The deficit and the federal budget
Federal deficits that top $200 billion: For many Americans, the gulf between what Uncle Sam takes in and what he spends every year defies comprehension. It works out to about $860 for every man, woman, and child in the United States. The prospect of continuing deficits, and their impact on the economy, is the source of much debate in Congress, at the White House, and among economists at large.Skip to next paragraph
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''The American people want their government to do more for them than they are willing to pay for.''
Thus Alice M. Rivlin, director of the Congressional Budget Office (CBO) for eight years, zeroes in on why the federal government's annual budget sinks into a sea of red ink.
Lawmakers apparently agree with Dr. Rivlin's assessment of what the voters want. Otherwise, the men and women of Congress would tell their constituents that they have a choice - higher taxes, or fewer programs.
Congress, of course, has someone else to worry about. President Reagan rejects tax hikes, boosts defense outlays, and demands that Congress trim social programs.
Over the past two years Congress has done just that, slashing means-tested programs (for which only the poor are eligible) at the President's behest. ''The whole universe of means-tested programs is down 14.4 percent since 1981,'' says Robert Greenstein, director of the Center on Budget and Policy Priorities, citing CBO figures.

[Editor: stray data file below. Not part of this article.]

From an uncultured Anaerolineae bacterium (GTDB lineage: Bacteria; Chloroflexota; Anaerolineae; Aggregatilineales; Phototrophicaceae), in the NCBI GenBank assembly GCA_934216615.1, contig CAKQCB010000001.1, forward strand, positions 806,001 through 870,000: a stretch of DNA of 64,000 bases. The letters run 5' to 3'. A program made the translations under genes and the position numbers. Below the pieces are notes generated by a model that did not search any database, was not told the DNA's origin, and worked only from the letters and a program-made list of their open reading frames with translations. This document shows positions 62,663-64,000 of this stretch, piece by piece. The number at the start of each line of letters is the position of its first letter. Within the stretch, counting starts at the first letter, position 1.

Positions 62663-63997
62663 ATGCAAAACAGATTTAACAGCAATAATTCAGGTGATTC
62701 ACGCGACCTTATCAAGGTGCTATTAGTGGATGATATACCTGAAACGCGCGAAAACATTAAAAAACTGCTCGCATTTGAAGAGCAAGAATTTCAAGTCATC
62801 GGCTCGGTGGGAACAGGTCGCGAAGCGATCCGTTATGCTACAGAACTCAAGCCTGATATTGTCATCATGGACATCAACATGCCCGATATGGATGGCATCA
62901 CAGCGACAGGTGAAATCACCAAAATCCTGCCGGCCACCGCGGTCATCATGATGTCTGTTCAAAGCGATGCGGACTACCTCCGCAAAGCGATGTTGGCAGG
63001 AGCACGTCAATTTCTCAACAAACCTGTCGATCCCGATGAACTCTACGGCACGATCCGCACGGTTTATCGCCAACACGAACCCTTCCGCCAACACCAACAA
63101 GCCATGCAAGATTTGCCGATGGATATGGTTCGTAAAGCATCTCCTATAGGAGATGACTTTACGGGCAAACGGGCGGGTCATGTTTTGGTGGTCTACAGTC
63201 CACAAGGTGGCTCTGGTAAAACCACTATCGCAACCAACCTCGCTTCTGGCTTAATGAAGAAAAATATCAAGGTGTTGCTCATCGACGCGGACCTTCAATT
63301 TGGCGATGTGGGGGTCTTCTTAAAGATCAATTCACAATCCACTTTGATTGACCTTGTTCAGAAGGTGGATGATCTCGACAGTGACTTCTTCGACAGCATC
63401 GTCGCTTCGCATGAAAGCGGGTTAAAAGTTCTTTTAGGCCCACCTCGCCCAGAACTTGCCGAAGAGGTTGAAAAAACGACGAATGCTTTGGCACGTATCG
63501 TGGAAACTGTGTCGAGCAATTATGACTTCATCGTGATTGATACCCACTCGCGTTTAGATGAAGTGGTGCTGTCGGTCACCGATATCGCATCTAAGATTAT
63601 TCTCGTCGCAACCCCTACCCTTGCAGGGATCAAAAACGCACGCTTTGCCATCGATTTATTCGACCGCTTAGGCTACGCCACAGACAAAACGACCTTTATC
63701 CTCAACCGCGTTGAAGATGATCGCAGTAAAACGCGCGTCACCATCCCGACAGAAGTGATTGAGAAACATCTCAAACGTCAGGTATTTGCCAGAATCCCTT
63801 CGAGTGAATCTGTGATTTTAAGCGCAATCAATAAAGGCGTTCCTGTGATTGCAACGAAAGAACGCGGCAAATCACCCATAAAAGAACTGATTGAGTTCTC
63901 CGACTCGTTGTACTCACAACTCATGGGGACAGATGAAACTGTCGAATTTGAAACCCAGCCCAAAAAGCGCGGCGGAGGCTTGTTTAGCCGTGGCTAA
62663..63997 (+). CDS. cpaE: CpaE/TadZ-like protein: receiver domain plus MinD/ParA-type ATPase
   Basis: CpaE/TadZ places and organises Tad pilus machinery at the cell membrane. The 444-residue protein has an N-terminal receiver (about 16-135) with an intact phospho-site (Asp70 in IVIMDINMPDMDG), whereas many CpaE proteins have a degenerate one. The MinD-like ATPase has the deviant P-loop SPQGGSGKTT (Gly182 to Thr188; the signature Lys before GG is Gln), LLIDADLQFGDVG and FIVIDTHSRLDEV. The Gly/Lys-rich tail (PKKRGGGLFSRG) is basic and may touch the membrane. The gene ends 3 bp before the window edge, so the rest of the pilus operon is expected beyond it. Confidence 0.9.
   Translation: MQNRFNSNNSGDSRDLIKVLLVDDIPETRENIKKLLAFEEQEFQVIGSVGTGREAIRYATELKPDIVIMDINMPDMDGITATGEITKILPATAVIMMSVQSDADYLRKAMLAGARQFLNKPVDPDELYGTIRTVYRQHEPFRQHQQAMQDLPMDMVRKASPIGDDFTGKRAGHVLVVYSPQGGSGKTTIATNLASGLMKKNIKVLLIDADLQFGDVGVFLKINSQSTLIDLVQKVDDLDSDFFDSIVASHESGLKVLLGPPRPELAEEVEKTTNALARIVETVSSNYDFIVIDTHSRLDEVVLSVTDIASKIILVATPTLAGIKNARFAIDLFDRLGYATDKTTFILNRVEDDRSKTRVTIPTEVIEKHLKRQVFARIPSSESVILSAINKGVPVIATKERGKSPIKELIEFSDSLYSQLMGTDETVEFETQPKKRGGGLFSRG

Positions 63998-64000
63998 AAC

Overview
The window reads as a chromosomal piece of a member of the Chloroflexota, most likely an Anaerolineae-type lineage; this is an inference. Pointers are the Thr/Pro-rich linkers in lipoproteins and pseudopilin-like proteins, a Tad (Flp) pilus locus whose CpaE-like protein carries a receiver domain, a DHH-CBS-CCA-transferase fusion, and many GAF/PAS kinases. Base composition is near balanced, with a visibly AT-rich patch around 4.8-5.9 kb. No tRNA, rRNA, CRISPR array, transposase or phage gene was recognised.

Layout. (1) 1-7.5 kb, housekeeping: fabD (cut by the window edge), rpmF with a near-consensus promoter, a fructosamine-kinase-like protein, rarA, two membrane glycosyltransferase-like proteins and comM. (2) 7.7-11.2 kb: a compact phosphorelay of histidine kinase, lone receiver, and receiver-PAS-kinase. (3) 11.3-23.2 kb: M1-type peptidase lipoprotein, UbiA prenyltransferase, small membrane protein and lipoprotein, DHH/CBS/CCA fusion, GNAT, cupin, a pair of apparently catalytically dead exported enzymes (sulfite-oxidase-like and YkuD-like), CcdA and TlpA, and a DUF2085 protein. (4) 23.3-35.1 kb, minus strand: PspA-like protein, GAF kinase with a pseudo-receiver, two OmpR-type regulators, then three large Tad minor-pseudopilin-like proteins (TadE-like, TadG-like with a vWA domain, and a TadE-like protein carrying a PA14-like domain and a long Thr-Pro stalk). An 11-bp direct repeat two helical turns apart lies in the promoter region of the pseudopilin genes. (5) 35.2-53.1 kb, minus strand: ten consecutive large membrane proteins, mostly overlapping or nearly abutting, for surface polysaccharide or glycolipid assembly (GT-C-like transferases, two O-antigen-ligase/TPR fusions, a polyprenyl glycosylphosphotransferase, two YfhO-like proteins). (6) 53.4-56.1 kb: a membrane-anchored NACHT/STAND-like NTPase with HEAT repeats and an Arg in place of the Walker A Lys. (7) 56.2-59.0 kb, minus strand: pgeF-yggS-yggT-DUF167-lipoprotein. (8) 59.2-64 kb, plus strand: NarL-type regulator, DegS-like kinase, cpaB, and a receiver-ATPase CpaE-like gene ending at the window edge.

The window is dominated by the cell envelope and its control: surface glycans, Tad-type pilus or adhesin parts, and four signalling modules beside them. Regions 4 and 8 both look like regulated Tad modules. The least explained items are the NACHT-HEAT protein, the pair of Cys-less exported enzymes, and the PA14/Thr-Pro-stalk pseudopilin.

''It is time to give social programs a rest,'' declares Sen. Robert Dole (R) of Kansas, chairman of the Senate Finance Committee. Congress agrees. Of the additional cuts in low-income programs proposed by Mr. Reagan in his fiscal 1984 budget, almost none passed.
What, then, grows in the budget?
''Programs that are growing are very limited in number,'' says Dr. Rivlin, now director of economic studies at the Brookings Institution. She ticks off three - defense, retirement programs (mainly social security and medicare), and interest on the soaring national debt, which alone swallows 12 cents of every budget dollar.
These growth areas comprise 65 percent of the total budget, which explains why one of Reagan's prime hopes - to reduce the scope of government spending - has vanished.
When the President took office in January 1981, the federal budget absorbed 21.1 percent of the gross national product (GNP), or total output of goods and services. Reagan vowed to shrink that slice of the pie to 19.3 percent by fiscal 1984, beginning Oct. 1, 1983.
Instead, under the budget passed by the House and Senate, fiscal 1984 spending will be 24.3 percent of the GNP - the highest percentage since World War II. The average for Reagan's four budget years will be well above 24 percent , compared with 21.9 percent for President Carter's term.
Because discretionary programs - chiefly means-tested welfare programs and the like - have already been sharply cut, the government's mammoth spending can be lassoed only if major growth areas are curtailed.
As long as interest rates remain high and continuing deficits force the Treasury to finance the shortfall through additional borrowing, little can be done to shrink interest payments on the debt.
As for defense, Reagan asked for a 10 percent hike in fiscal 1984. Congress gave him 5 percent. Further cuts are unlikely, especially in the wake of the shooting down of a South Korean airliner by the Soviets.
Some progress has been made in slowing the growth rate of social security outlays and, to a lesser extent, of medicare and medicaid. But soaring hospital costs will push federal health outlays from $82.4 billion in 1983 to $90.6 billion in 1984. More than 90 percent of this spending flows through medicare and medicaid.